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Apr. 20,  2009

Islamic Law Expert An-Na'im Named 2009 Carnegie Scholar

News Article ImageAbdullahi Ahmed An-Na'im

Human rights scholar/activist Abdullahi Ahmed An-Na'im of Emory University School of Law has been named a 2009 Carnegie Scholar by the Carnegie Corp. of New York.

An-Na'im, an internationally recognized expert on Islamic law and international human rights, was selected for his compelling ideas and commitment to enriching the quality of the public dialogue on Islam. His project, "Enhancing Citizenship: American Muslims and American Secularism," will investigate the underpinnings of American secularism as the basis for encouraging American Muslims to participate more actively in civic life.

An-Na'im will explore these issues with American Muslim leaders and activists, civil society organizations, scholars, the media and the broader public. The resulting book, he says, along with outreach activities, has the potential to bring Muslims and non-Muslims together in recognition of their shared American values, as well as building mutual respect for their differences.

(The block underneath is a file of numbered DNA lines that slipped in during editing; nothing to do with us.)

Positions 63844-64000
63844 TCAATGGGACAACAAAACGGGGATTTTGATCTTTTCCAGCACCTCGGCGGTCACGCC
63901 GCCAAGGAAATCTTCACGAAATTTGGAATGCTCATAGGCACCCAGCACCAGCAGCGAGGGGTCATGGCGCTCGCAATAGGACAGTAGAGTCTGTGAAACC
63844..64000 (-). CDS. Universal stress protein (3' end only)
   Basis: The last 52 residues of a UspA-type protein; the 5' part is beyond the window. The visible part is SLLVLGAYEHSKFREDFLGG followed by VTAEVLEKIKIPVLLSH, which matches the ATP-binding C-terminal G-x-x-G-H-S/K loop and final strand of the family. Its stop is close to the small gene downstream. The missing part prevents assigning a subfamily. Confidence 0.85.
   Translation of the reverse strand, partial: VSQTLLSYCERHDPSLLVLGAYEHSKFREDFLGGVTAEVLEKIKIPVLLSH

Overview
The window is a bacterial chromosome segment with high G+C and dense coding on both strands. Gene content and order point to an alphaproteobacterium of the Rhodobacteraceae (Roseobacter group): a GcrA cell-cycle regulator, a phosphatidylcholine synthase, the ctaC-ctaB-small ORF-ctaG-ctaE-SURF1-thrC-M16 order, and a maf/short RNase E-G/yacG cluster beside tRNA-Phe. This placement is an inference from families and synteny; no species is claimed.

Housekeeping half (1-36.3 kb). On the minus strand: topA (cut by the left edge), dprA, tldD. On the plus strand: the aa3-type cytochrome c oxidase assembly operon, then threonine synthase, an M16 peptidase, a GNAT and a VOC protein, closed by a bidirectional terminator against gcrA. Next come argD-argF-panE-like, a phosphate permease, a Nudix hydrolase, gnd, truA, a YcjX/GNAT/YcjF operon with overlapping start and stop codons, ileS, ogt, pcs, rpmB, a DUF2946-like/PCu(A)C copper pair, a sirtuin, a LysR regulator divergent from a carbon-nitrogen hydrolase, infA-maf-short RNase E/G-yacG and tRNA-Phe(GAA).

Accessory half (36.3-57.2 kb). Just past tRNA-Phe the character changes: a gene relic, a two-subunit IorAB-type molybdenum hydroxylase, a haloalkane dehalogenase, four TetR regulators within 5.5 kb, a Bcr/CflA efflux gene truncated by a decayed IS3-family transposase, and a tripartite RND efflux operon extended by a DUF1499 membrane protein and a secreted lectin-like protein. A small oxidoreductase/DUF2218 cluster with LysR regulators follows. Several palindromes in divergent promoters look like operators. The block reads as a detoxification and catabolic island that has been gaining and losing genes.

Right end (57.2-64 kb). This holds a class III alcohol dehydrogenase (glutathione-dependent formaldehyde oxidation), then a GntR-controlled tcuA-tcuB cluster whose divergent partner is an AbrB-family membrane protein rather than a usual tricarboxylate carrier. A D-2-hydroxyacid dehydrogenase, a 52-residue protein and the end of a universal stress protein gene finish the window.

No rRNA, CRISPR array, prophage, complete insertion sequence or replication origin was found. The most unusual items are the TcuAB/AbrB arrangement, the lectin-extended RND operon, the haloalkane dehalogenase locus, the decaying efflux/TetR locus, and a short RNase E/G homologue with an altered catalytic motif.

"This project is what I call, ‘scholarship for social change,' and it's also personal for my family and grandchildren," says An-Na'im. "I am grateful to Emory for making this award possible."

An-Na'im, who serves as the Charles Howard Candler Professor of Law at Emory, is one of 24 well-established and promising young thinkers, analysts and writers who will receive two-year grants of up to $100,000. The 2009 awardees are the fifth class to focus on Islam, bringing the number of Carnegie Scholars devoted to the topic to 117 since the program began in 2000. 

"We are cultivating a diverse scholarly community spanning a range of disciplines with the expectation that their voices will help Americans develop a more complex understanding of Muslim societies here and throughout the world, revealing Islam's rich diversity," Carnegie Corp. President Vartan Gregorian says. "Only through vibrant dialogue, guided by bold and nuanced scholarship, can we move public thinking into new territory."

The program allows independent-minded thinkers to pursue original projects oriented toward catalyzing intellectual discourse and guiding more focused and pragmatic policy discussions.

Each year, more than 500 nominators representing a broad range of disciplines and institutions, including academia, research institutes, nonprofit organizations, the media and foundations, are asked to identify original thinkers who have the ability—or promise—to spark academic and public debate, and whose work transcends academic boundaries.

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